The deregulation culture is a central and not fully understood element in the story of how we got into the worst financial and economic crisis of the past 75 years. Understanding how culture affects policy provides important guidance for policymakers and regulators as they put in place new organizational structures charged with promoting and protecting efficient markets.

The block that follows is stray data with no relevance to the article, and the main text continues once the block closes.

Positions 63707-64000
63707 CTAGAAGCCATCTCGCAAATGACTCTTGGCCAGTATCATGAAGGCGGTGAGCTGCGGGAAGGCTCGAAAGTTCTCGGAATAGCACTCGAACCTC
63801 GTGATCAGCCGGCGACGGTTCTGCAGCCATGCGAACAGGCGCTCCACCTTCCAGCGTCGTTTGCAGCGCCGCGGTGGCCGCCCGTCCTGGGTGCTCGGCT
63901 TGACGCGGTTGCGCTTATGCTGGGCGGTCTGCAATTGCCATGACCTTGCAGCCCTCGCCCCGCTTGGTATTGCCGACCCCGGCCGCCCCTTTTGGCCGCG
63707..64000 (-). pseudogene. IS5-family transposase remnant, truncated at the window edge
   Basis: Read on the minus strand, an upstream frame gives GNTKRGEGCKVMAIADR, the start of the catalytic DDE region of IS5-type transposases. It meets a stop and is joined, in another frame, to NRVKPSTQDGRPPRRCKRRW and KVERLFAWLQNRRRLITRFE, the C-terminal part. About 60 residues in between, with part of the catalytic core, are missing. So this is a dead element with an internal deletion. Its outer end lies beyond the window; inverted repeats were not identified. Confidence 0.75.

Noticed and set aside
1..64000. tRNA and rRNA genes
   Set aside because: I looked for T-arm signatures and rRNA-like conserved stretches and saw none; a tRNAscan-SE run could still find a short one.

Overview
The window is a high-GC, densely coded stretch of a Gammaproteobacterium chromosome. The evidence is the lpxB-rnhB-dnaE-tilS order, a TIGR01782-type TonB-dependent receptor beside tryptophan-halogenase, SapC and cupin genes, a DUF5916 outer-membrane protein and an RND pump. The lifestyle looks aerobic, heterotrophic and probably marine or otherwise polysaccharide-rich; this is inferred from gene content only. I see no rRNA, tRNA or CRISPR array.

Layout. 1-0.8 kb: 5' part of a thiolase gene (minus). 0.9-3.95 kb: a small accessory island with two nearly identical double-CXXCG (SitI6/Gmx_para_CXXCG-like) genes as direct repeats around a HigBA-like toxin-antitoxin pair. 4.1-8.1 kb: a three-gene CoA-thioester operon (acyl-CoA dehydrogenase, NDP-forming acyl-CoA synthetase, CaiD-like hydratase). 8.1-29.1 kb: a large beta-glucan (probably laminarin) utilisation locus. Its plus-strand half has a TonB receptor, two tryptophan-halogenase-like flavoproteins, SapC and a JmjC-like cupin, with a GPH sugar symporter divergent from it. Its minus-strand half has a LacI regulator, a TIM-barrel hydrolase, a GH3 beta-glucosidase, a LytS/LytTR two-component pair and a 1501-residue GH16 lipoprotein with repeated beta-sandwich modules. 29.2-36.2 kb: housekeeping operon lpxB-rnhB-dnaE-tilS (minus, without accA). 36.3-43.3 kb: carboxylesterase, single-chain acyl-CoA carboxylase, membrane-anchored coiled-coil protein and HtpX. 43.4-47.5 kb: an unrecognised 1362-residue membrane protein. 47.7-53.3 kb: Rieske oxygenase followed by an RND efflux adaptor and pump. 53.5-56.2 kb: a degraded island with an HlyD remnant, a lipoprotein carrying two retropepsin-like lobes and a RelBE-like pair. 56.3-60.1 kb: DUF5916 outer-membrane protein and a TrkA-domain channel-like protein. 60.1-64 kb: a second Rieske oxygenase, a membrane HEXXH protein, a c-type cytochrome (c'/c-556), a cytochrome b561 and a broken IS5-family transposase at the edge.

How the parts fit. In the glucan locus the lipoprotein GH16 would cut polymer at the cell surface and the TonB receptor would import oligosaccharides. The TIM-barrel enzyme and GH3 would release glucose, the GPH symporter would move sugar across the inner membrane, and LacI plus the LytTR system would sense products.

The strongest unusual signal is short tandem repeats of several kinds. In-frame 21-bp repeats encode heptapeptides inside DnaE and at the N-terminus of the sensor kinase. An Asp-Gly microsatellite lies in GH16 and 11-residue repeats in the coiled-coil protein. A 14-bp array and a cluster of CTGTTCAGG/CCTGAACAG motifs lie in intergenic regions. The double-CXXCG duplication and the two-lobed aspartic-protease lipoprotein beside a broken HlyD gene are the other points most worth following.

For the better part of the past two decades Wall Street and Washington, D.C., placed much faith in the free market’s unparalleled ability to foster innovation that would create wealth. Our society exalted the ingenuity that designed ever more complex instruments to perfectly match the investors’ individualized tolerance for risk. This faith drove a parallel fear that any limitation or regulatory measure would invariably impede the financial markets’ ability to create value through financial engineering. Confidence in the private sector went hand in hand with distrust of public actors and a lack of confidence in their basic intelligence or ability to serve the larger public good. The core conservative tenet of limited government loosened our attitudes toward financial markets across too much of the political spectrum.
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